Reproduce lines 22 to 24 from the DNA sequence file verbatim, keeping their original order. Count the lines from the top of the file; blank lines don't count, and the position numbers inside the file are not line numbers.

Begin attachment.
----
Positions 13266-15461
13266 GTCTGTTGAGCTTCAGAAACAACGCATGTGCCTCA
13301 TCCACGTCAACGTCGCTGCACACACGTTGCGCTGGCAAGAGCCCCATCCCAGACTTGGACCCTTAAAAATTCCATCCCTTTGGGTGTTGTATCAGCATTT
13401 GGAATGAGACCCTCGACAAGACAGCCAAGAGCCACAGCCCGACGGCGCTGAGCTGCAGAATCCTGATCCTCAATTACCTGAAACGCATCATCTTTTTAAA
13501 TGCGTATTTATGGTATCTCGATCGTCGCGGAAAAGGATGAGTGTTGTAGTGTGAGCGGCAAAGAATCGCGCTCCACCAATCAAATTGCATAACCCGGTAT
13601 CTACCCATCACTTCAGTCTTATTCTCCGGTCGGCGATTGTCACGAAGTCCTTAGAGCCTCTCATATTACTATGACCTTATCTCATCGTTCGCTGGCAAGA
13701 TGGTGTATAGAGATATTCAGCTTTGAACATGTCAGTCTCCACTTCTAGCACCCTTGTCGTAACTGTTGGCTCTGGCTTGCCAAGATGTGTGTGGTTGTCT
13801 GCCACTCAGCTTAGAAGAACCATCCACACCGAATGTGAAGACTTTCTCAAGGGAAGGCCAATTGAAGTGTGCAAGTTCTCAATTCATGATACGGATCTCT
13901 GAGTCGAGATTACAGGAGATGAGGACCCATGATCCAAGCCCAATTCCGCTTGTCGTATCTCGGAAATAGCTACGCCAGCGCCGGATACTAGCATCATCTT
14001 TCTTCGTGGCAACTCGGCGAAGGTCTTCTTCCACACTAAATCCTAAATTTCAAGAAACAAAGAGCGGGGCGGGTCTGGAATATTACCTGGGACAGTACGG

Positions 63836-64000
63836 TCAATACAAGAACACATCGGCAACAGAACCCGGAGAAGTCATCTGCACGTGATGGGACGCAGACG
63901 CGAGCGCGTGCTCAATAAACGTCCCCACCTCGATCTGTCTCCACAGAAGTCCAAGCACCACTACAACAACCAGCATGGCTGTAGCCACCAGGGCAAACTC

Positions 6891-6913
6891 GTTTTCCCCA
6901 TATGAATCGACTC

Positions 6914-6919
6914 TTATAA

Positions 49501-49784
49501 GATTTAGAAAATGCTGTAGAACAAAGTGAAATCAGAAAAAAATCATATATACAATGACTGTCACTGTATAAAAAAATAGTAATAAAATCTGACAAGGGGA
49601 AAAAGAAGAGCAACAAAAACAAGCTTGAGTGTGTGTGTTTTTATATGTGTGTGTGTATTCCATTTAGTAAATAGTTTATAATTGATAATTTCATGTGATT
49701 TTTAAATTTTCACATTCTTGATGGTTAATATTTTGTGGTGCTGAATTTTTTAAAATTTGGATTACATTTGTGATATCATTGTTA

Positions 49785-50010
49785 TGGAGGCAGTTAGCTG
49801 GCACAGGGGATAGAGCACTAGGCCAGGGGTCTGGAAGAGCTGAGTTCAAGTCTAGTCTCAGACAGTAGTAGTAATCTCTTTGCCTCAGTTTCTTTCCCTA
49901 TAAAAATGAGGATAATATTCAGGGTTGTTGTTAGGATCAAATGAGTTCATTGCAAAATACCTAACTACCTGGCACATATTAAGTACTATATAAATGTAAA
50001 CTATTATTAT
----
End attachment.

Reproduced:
49701 TTTAAATTTTCACATTCTTGATGGTTAATATTTTGTGGTGCTGAATTTTTTAAAATTTGGATTACATTTGTGATATCATTGTTA

Positions 49785-50010
49785 TGGAGGCAGTTAGCTG